In Focus: UK North Sea

In 2018, Shell UK marked 50 years of North Sea oil and gas production which began with the start-up of the Southern North Sea Leman gas field back in August 1968. Today, we are one of the region’s biggest producers. We have recently restructured our North Sea portfolio to give it profitable life for years to come.

For over five decades Shell has built a material asset base on the UK Continental Shelf (UKCS), with interests in over 50 fields, 25 platforms and 1 vessel. Shell operates assets that provide around 10% of the UK’s total oil and gas supply, contributing to the nation’s energy security. We also supply a range of fuels, chemicals and services to the UK market. In 2018, our UK Upstream business spent $3 billion on contracting goods and services from local companies, supporting over 28 thousand full-time employees across the wider UK economy.

In October 2019, Shell took on the Pierce Depressurisation Project in the UK Central North Sea, the eighth FID on the UK Continental Shelf since the start of 2018. It follows the FIDs for the Shearwater, Arran, Alligin (non-operated), Fram and Penguins developments. This is part of a strategic expansion of our North Sea capacity and is in line with our focus on creating profitable investments and competitive growth opportunities. Since January 2018 the most notable FIDs in terms of production are:

  • Penguins, a Shell-operated joint venture between Shell (50%) and ExxonMobil (50%). As part of the redevelopment a further eight wells will be drilled and tied back to the FPSO vessel. Penguins is expected to have a peak production of 45 thousand barrels of oil equivalent a day. Oil will be transported via tanker, and gas will be transported via the FLAGS pipeline to the St Fergus gas terminal in north-east Scotland.
  • Shearwater, a Shell-operated joint venture between Shell (28%), ExxonMobil (44.5%) and BP (27.5%). Further investment will allow simplification of the production process on the platform and connect the Shearwater hub with the Shell Esso Gas and Associated Liquids (SEGAL) pipeline. At peak production, the wet gas export capacity is expected to reach around 70 thousand barrels of oil equivalent a day.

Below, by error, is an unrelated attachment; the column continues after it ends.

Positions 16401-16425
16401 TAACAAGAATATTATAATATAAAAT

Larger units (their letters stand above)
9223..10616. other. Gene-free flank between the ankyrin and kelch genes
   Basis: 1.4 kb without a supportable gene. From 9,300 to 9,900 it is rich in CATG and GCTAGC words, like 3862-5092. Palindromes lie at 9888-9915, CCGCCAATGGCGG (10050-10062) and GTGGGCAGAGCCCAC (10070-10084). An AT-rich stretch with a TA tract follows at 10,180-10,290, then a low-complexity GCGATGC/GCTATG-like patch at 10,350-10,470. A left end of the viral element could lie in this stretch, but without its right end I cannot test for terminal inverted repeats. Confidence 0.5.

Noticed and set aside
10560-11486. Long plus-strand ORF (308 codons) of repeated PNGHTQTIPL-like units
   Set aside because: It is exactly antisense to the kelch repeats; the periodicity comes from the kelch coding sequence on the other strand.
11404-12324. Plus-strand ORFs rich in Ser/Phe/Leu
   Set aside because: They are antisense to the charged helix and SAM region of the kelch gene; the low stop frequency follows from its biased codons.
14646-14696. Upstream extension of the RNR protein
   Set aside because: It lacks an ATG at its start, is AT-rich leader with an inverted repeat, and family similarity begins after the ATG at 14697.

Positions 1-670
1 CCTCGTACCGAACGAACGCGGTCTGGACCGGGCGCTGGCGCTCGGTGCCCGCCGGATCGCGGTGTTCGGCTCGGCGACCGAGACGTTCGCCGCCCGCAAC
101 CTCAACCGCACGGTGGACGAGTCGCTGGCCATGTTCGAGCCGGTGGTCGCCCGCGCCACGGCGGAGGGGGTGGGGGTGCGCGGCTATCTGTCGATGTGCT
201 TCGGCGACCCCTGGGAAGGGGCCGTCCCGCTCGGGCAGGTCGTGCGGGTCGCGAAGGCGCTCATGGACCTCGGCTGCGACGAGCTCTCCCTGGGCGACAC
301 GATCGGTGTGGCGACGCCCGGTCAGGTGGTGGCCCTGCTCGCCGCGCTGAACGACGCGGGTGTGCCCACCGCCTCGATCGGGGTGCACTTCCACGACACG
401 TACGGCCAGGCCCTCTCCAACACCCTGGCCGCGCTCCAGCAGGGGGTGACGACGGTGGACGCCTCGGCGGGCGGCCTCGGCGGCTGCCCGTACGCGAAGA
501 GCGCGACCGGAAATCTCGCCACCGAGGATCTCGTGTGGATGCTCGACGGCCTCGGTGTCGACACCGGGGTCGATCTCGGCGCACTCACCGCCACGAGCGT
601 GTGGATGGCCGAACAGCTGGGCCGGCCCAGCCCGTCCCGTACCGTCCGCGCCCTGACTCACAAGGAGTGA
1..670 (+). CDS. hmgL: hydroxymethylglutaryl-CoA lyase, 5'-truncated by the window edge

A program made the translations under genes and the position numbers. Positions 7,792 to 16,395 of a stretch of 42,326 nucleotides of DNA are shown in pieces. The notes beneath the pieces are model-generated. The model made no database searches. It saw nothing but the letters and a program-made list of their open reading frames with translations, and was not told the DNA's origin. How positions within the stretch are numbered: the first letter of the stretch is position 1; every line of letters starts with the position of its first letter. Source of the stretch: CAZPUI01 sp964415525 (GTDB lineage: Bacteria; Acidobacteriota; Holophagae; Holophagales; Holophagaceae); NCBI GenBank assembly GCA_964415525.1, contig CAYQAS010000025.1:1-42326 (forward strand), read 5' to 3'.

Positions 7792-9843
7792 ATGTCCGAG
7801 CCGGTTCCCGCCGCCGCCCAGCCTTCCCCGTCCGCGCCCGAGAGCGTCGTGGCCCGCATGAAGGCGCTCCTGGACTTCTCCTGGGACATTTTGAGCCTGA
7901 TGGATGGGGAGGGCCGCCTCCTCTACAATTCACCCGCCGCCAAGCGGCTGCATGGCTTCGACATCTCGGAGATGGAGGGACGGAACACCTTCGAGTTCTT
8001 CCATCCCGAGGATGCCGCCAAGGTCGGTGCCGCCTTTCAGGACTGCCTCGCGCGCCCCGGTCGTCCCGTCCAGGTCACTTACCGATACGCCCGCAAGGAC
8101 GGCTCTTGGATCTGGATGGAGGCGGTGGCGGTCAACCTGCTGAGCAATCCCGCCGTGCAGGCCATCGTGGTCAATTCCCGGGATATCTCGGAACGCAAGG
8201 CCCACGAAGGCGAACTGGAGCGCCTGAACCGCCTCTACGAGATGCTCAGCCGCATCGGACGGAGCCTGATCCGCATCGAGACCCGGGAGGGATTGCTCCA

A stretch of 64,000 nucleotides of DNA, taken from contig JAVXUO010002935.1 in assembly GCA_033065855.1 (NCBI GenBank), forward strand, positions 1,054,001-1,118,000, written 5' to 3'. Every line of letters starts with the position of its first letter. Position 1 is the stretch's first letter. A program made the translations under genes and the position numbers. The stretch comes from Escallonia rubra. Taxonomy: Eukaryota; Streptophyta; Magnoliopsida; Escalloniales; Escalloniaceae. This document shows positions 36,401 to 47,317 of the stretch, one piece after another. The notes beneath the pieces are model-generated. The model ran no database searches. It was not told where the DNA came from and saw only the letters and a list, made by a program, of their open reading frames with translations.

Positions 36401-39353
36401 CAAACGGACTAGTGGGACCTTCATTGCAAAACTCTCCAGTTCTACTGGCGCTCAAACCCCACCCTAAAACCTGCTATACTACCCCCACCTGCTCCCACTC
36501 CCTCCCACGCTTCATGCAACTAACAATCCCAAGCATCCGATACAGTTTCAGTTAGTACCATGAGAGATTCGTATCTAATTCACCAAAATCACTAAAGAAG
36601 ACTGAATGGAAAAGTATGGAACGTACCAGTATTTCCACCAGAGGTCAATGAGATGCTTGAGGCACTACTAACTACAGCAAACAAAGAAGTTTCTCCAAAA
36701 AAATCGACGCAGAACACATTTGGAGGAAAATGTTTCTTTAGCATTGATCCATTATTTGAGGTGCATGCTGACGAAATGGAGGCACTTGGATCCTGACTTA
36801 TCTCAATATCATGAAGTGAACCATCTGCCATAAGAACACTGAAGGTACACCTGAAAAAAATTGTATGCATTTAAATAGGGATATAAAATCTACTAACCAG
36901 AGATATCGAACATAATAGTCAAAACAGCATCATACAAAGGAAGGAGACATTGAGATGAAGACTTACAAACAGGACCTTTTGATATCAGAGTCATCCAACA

• Pierce, a joint venture between Shell (92.52%) and Ithaca Energy (UK) Limited (7.48%). The investment will go towards modifying the existing FPSO vessel, installing a subsea gas export line from the FPSO to the SEGAL pipeline and drilling new wells. Once complete, the Pierce field is expected to reach peak production of more than 30 thousand barrels of oil equivalent a day.

Advances in technology have been crucial to the development of the North Sea energy sector and continue to play a vital role. Innovative technologies and digitalisation are helping Shell UK to reduce development costs and improve performance, increase reliability and ensure safety. With the help of advanced data analytics, predictive maintenance provides real-time information on the condition of key pieces of equipment, allowing early detection of anomalies and preventing unplanned interruption of production. Another area is wells technologies, where innovations have enabled us to develop and operate High Pressure High Temperature (HPHT) fields.

The Shearwater platform and the Noble Hans Deul jackup alongside each other in the UK North Sea (photo)

The Shearwater platform and the Noble Hans Deul jackup alongside each other in the UK North Sea

floating production, storage and offloading
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final investment decision
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